God’s Delight

Sweet baby Gabriel is 4 months old now. He is in that wonderful stage of alertness, awareness, wiggles and giggles, all beautifully packaged in an immobile ball of chub. He is so generous with his smiles and laughs. He loves to watch his brother and sisters make faces, sing songs and share all sorts of funny noises to elicit one of his fits of laughter.

It’s impossible not to smile when Gabe, or any baby, smiles at you. There is something infectious about their simple joy. Gabe doesn’t seem to tire of smiling. Anything and everything delights him, even if it is the 20th round of “Wheels on the Bus” or his toes being constantly tickled. Without fail, Gabe will light up the room with his sweetness.

As I was playing with Gabe the other day, something hit me. My face, smiling in love and affection, was all Gabe needed to burst into a smile. Over and over again, he continued to find joy in simply seeing my face. It made me wonder if this is a taste of what it’s like to be in God’s presence.

A baby doesn’t need a reason to smile. Out of sheer delight and simplicity they burst into laughter. Over and over again without fail, Gabe’s smiles are guaranteed to brighten my day. How much more so will I find God, He who is Love itself?

God’s love for us is boundless. We delight Him in every way when we seek His presence in our lives. That smile from a baby which so easily fills our soul with joy? It’s microscopic compared to the joy we will feel when we stand in God’s loving, glorious presence.

I’ve shared a Chesterton quote before here. For those not familiar, GK Chesterton was a prolific and highly important writer in the early 20th Century. In his breathtaking book, Orthodoxy, he explores the idea of delight in repetition.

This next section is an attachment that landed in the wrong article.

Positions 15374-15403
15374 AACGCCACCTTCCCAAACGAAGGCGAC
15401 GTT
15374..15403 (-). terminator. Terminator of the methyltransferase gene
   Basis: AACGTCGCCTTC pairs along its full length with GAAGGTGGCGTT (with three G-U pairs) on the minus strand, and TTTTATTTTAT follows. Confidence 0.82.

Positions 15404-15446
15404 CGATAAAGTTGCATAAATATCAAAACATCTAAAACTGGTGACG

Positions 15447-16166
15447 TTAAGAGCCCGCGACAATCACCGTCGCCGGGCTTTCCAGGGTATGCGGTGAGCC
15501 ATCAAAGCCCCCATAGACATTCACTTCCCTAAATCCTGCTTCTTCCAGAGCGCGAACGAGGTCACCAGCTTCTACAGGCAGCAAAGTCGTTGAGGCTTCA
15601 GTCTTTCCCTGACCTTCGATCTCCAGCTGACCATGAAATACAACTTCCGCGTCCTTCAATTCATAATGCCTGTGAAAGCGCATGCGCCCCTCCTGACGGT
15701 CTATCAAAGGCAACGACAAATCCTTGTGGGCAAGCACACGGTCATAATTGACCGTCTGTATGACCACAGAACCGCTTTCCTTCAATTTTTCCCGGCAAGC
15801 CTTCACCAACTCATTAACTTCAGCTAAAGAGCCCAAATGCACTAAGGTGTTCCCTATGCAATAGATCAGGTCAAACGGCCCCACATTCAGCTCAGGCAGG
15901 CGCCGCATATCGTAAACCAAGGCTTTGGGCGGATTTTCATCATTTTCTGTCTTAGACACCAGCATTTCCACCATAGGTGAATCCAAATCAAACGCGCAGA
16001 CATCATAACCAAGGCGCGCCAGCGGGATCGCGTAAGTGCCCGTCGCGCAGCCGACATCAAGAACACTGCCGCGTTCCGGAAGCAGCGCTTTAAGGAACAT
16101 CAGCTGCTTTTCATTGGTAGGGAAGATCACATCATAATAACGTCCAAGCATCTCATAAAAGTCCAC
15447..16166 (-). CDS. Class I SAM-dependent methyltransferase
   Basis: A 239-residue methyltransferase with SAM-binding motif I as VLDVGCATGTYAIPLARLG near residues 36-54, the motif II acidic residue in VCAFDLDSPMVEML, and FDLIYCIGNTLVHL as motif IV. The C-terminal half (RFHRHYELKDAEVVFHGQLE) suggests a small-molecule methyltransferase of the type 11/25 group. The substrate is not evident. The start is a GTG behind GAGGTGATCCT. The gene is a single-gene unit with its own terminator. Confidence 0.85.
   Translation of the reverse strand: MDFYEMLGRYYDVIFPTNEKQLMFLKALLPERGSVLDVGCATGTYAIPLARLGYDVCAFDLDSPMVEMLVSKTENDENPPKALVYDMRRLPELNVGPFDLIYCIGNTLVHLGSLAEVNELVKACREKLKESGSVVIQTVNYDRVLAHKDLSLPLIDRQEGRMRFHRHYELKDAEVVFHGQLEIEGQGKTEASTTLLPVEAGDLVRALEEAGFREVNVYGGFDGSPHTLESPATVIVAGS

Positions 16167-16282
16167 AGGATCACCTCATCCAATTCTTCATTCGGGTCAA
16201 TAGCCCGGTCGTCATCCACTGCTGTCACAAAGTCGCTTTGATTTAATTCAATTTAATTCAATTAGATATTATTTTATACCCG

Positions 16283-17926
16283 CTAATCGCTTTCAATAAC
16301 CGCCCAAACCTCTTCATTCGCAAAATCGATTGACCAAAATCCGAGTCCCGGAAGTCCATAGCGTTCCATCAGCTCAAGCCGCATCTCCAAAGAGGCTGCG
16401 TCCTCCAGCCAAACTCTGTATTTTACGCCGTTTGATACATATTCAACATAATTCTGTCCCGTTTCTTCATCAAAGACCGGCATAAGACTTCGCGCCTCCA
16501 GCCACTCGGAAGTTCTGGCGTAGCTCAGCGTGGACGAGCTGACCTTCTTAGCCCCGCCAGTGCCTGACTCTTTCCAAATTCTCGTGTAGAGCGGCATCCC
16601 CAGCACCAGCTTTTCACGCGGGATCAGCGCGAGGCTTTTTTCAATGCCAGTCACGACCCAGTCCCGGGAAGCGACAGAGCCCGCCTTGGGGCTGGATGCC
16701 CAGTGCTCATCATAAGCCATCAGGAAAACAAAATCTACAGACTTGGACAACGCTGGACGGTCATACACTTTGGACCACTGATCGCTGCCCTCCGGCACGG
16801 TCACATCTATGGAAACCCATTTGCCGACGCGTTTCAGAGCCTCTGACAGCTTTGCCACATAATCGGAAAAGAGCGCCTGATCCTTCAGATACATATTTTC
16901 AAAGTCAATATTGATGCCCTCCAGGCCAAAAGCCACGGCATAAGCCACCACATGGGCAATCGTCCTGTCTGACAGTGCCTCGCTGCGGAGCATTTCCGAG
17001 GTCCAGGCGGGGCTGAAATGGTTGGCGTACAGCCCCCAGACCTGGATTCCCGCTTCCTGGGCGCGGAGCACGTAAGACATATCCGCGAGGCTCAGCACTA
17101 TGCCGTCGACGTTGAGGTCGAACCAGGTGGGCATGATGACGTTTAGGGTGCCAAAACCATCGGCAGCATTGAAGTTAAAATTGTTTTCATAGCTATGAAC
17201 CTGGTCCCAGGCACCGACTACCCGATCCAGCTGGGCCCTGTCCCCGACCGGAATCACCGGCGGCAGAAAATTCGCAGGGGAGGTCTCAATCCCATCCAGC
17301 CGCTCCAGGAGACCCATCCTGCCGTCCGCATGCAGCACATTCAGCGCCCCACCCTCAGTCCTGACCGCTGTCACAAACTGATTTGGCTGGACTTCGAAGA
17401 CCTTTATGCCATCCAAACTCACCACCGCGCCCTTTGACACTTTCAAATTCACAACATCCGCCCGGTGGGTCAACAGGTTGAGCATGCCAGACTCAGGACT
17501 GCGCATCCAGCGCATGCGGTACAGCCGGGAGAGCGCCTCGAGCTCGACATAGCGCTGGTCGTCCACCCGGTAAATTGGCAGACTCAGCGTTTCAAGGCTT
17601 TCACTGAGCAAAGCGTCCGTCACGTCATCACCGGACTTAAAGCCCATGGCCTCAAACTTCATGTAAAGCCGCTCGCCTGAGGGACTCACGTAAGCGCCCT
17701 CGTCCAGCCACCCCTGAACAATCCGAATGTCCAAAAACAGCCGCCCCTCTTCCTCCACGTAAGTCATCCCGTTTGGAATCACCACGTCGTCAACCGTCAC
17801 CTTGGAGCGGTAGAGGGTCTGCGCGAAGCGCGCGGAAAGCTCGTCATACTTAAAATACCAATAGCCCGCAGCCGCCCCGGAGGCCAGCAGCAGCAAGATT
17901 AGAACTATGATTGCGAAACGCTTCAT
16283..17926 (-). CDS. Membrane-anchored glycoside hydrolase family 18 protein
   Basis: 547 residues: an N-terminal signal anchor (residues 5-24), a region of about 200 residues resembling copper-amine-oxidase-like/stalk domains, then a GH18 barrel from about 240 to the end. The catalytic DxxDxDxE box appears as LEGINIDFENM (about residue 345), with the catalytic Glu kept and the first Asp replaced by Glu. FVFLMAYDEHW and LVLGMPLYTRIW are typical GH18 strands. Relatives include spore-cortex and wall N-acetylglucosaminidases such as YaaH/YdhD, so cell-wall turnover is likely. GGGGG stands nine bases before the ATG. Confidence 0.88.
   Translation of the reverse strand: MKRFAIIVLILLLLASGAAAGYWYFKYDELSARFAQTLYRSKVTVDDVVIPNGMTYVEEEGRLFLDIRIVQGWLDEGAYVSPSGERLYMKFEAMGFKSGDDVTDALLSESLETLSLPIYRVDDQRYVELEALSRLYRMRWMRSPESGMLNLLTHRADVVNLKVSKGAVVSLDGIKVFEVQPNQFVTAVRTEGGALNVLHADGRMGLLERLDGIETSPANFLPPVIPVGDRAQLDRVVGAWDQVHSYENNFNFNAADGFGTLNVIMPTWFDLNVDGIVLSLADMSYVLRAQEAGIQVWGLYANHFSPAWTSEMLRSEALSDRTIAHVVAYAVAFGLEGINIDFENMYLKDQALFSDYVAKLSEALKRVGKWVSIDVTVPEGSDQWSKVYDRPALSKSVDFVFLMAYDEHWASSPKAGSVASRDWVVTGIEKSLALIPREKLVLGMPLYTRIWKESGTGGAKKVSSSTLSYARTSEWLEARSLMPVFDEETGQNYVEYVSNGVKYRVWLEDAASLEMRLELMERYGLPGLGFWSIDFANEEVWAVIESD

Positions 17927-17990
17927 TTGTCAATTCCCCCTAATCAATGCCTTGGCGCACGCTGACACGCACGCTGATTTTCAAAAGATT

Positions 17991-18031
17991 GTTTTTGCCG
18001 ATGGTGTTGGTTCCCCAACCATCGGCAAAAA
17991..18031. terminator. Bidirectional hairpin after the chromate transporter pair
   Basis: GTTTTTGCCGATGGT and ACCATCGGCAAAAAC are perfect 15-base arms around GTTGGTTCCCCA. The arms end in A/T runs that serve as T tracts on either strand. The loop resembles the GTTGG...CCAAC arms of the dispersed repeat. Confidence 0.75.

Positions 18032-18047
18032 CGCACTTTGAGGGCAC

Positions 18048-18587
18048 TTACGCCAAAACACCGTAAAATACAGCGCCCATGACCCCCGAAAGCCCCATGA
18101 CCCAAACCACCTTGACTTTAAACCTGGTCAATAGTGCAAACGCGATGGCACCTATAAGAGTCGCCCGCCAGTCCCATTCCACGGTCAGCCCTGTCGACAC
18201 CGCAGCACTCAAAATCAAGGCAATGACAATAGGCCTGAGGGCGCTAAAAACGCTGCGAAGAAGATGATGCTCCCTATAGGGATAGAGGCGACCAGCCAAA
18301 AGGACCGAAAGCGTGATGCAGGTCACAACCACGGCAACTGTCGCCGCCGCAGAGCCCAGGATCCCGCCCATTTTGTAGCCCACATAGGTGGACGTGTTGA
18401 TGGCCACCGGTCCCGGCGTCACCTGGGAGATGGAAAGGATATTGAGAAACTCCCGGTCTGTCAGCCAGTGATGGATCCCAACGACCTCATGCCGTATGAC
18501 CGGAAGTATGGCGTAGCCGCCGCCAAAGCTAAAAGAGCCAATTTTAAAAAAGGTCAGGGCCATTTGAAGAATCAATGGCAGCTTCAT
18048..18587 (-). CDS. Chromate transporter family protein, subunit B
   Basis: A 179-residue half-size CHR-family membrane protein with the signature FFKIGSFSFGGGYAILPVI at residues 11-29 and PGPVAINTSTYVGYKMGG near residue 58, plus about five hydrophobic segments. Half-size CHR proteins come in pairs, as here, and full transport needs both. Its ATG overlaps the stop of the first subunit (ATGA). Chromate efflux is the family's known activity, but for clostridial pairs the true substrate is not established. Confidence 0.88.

Because children have abounding vitality, because they are in spirit fierce and free, therefore they want things repeated and unchanged. They always say, “Do it again”; and the grown-up person does it again until he is nearly dead. For grown-up people are not strong enough to exult in monotony. But perhaps God is strong enough to exult in monotony. It is possible that God says every morning, “Do it again” to the sun; and every evening, “Do it again” to the moon. It may not be automatic necessity that makes all daisies alike; it may be that God makes every daisy separately, but has never got tired of making them. It may be that He has the eternal appetite of infancy; for we have sinned and grown old, and our Father is younger than we.

Gabriel’s “Do it again!” smiles bring us all delight and joy. I’ve heard it said that babies are the most perfect people because they have most recently been in God’s presence. Perhaps this is why one of a baby’s first milestones is to smile. They only knew joy and love while with God, isn’t it miraculous that one of the first things they are able to share with us is a piece of that joy.

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